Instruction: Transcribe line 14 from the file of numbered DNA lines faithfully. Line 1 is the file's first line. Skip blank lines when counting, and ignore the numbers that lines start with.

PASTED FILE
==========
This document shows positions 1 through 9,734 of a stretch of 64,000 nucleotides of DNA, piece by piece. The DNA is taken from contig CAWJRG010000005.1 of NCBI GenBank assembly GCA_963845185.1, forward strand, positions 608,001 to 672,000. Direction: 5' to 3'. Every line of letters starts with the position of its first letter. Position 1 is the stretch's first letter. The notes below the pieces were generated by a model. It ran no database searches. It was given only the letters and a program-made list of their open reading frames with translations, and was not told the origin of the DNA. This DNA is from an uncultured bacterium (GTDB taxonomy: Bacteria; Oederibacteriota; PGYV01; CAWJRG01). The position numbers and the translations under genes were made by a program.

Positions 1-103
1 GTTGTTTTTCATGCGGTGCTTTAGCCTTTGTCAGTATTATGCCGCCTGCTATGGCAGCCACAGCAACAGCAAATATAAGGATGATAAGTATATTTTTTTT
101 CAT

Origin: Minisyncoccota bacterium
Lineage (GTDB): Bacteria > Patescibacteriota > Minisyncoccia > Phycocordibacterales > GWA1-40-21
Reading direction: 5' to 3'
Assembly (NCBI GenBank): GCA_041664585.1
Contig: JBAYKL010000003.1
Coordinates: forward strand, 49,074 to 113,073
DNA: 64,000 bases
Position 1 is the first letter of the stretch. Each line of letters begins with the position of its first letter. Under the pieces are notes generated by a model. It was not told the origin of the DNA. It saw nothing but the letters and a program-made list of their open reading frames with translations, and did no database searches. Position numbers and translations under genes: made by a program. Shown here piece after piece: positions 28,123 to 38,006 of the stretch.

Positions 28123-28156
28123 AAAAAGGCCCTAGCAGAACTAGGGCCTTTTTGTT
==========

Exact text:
28123 AAAAAGGCCCTAGCAGAACTAGGGCCTTTTTGTT